(Aside: unrelated to this post, we were talking in the newsroom yesterday about teenage drinking. We lose 'em in threes and fours every graduation weekend, and the teddy bears, balloons and T-shirts pile up. One of the reporters was marveling that at a particularly bad wreck site (3 dead drunk teens), the memorial consisted, in part, of cans of beer.)

You're right about the Confederate dead. And even, despite my great contempt for the Japanese, I bridle somewhat whenever a fuss is made about the prime minister visiting Yasukuni-ji.

True, there are the ashes of seven 'major war criminals' there, and ashes of a lot more soldiers who, never tried, were heinous lesser criminals. Still, most of them also were conscripts, and a cohesive society needs to acknowledge what it asks of its members.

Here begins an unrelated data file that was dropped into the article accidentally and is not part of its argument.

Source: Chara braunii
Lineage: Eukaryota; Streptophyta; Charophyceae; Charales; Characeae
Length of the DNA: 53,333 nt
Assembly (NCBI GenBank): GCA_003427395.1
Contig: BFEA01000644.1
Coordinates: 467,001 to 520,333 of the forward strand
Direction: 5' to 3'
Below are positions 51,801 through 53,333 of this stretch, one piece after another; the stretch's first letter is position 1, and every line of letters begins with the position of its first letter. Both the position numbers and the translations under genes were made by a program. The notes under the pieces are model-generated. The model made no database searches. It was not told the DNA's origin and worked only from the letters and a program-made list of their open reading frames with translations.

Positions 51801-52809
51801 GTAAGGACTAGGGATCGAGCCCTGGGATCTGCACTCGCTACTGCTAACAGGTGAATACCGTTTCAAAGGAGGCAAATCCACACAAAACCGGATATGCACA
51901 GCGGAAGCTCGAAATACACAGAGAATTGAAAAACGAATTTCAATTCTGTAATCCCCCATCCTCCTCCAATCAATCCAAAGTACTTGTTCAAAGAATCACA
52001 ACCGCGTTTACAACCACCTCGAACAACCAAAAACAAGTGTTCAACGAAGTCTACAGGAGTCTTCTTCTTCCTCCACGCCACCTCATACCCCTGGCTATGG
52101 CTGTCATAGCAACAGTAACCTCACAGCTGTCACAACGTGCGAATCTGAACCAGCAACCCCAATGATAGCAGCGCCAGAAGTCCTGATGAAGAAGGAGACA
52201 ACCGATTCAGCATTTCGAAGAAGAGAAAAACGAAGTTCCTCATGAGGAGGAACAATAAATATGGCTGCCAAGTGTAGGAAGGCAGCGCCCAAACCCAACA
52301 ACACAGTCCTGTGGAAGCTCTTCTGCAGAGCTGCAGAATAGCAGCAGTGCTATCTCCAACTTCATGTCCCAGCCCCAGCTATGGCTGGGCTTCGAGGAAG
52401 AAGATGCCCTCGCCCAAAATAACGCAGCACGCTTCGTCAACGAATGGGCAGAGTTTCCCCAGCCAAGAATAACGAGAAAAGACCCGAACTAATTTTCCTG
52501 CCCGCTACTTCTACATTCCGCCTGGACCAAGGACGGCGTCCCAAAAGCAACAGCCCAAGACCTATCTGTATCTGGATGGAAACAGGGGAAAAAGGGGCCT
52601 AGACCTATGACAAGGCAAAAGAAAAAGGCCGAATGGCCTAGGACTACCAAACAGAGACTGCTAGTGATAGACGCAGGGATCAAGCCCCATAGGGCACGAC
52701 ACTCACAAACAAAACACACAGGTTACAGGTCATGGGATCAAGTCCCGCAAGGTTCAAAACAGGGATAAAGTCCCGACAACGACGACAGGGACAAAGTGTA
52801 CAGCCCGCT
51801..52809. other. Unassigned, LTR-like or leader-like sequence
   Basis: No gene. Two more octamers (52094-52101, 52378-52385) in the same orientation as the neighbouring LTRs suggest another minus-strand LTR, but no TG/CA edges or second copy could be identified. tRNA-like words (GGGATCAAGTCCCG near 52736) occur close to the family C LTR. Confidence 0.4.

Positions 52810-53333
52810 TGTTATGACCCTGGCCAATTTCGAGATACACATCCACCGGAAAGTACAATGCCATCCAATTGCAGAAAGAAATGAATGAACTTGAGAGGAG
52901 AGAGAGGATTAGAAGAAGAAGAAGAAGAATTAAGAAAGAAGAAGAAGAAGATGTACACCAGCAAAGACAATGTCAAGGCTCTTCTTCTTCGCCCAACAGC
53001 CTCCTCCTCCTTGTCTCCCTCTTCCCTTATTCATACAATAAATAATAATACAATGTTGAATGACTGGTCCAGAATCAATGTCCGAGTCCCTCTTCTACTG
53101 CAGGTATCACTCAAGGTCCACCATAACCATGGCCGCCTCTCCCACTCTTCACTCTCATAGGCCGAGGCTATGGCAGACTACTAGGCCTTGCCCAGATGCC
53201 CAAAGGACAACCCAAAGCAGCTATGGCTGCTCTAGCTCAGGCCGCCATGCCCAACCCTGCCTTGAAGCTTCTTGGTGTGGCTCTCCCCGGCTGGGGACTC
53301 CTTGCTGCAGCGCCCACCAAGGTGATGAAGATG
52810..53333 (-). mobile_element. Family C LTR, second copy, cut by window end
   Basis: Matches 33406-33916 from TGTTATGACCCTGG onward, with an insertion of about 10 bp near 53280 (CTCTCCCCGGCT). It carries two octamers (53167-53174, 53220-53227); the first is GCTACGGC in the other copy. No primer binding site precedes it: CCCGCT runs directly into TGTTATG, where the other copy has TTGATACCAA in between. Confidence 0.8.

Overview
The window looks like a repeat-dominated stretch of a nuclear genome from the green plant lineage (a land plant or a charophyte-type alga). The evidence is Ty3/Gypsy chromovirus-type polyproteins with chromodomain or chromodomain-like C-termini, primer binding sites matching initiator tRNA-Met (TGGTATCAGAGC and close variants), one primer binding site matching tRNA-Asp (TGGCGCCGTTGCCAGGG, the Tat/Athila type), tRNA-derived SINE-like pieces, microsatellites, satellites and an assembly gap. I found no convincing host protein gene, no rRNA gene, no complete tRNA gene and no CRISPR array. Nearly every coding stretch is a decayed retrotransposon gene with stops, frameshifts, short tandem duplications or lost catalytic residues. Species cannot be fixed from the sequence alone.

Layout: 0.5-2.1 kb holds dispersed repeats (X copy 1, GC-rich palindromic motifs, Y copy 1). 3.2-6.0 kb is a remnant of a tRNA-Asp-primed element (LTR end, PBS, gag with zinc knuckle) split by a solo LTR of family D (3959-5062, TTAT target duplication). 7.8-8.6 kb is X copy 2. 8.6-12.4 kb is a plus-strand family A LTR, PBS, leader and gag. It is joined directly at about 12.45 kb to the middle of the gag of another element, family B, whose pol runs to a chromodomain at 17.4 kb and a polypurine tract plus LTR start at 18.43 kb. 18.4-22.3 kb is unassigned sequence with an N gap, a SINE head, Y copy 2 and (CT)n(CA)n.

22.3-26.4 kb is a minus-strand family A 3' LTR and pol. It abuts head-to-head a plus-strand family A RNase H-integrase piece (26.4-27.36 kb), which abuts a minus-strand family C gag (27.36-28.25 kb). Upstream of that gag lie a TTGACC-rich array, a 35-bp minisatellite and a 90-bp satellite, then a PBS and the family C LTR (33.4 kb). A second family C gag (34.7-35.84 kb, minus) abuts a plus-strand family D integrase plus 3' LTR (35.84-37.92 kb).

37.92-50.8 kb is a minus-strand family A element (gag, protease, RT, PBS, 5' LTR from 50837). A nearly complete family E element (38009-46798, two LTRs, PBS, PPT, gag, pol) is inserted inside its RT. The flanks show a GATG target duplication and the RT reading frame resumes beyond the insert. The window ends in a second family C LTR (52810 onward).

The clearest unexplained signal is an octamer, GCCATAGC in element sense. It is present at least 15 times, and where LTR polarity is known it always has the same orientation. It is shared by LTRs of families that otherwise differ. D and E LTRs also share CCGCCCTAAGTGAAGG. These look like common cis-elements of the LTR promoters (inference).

Not to say that, sometimes, the visit has unsavory political overtones, but I'll reserve most of my contempt for the major actors. and even more for those, still above ground, who wave the bloody shirt.

As I mentioned some time back, one of my sons-in-law was very interested in visiting the World Trade Center hole. Not sure why. Going there did nothing for me.

The multiplication of otherwise unobjectionable war memorials on the National Mall is also getting out of hand: memorial to women vets, to disabled vets, I wouldn't be surprised if we didn't get one to combat canines.

It used to be thought, back when the idea of the memorial to the unknown dead was in fashion, that there was an equality among all who had died 'pro patria.' Which is why, I believe, all the headstones at Arlington National Cemetery are the same.

Memorials don't need to be endlessly subdivided. Class and caste are best forgotten in cemeteries.